However, the goings-on in the last month have shown that there is ample courage to be found, if not in political parties, then in the midst of common people, in the deep recesses of civil society, where the idea of a composite India lives on. The young have risen in unison on campuses—in Jamia, AMU and JNU—and others across India have added their voices to a chorus that has reached a crescendo. Women of Shaheen Bagh have found reservoirs of strength to show the ethical bankruptcy of hate and violence. While the protests everywhere are drowning in a sea of tri-colours, reverberating with the national anthem, and the mass readings of the preamble of the constitution, the leaders in this government are busy identifying clothes or are vowing for revenge. The grammar of the discourse on both sides reveals the ugly underbelly of the invidious politics that has taken root.
One has to face the grim reality that with the political discourse over the CAA, NRC and now the NPR getting murkier and murkier each day, political gains might have already accrued to the BJP in the form of a deepening Hindu-Muslim fault-line, putatively overriding all other schisms—a necessary condition for the emergence of the Hindu vote. The entire top-brass of the Sangh Parivar has used this opportunity to revel in hate-speech, make divisive commentary and target an already marginalised minority by an unsavoury, aggressive, and unseemly “othering” of an entire community whose loyalty has been made suspect in a manner never seen before. Muslims are fair game now even in the mainstream media—anyone can heap humiliation on them, question their patriotism, or simply ask them to go to Pakistan with impunity. This everyday abuse is in addition to the frequent cases of communally targeted mob-lynchings that have been a feature of the Modi regime. The worst though, is the mutation of the law-enforcement agencies, the police and the para-military forces, especially in the BJP ruled states, into well-oiled machines for oppressing Muslims, barging into their homes, randomly picking up young boys, ransacking their educational institutions and destroying their property and businesses.
The most encouraging silver-lining in these dark clouds of doom, however, is the awakening of the Muslim consciousness. There has been a sudden and total metamorphosis of the Muslim psyche—which was until recently languishing in the dregs of despair, grappling with questions of dignity and self-respect, leaderless and rudderless—from fear to hope. This has happened largely without the intervention of political parties; Muslims have risen, one might argue, despite political parties; and this novel rising has whole-heartedly embraced the twin-identities of religion and nationalism, as though to demonstrate the complementarity between the two. There is no trace of apology, no feeling of shame, in the swathes and swathes of people proudly wearing skull-caps and waving the national flag in the numerous rallies and demonstrations across the length and breadth of India purportedly to save the Constitution.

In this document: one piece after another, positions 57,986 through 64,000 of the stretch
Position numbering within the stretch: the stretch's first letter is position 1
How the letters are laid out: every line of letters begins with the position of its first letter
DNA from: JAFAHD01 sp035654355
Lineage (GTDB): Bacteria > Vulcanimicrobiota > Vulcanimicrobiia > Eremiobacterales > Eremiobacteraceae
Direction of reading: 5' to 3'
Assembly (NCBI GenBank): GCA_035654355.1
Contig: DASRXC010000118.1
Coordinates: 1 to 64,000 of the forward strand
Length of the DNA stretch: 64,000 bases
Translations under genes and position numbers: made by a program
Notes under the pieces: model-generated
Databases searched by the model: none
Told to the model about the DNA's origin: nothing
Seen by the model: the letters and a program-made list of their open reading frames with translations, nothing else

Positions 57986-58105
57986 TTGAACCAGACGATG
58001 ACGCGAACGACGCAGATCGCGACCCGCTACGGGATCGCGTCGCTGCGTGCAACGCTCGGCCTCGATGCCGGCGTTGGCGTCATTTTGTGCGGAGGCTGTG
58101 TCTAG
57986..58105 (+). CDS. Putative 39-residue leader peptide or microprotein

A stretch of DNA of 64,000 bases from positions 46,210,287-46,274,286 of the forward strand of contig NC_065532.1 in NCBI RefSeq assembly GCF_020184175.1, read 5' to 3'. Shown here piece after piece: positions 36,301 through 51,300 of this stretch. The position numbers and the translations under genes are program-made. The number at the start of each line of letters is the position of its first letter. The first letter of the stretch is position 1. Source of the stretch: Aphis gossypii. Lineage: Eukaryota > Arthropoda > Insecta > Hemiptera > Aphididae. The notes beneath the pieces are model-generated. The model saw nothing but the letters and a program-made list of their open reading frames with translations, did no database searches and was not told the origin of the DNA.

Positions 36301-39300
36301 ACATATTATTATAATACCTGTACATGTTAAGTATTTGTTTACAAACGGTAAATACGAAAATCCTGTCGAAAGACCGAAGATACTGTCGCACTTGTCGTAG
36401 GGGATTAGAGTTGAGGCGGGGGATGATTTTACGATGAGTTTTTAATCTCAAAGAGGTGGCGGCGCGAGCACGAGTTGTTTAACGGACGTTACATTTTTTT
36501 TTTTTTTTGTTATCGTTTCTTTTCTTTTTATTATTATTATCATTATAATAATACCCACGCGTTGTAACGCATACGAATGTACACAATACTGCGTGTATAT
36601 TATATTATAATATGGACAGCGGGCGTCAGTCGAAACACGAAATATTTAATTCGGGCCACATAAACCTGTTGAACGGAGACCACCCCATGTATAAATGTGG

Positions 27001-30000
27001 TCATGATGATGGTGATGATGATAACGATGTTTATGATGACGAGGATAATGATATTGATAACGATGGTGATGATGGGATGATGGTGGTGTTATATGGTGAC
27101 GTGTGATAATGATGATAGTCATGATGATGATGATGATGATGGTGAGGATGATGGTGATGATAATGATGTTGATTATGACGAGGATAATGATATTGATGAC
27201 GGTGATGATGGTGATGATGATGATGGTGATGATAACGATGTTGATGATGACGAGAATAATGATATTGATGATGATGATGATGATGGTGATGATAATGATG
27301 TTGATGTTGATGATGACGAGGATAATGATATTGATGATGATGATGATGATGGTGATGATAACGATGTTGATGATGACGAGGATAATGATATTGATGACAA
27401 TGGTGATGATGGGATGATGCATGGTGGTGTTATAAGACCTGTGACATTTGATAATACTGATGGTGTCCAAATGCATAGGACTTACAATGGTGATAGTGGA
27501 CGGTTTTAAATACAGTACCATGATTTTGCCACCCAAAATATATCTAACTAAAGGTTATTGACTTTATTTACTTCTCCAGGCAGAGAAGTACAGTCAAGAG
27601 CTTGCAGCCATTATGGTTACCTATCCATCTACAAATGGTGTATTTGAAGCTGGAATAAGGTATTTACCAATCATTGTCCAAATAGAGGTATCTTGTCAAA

They say that a picture is worth a thousand words; one of the most telling images from the now-iconic Shaheen Bagh sit-in that I have seen is that of a hijab-clad Muslim woman offering namaz on the road under the shade of the tri-colour. Although it is just an image amongst thousands of similar images, it points to a discernible pattern in the mode of demonstration that has found favour with Muslims lately. A new visual dictionary of politics is being crafted by the Muslims of India: one which intertwines the most visible, often derided, symbols of their faith—hijab, skull-cap, beard—with known signifiers of nationalism like the flag, the constitution, and the national anthem.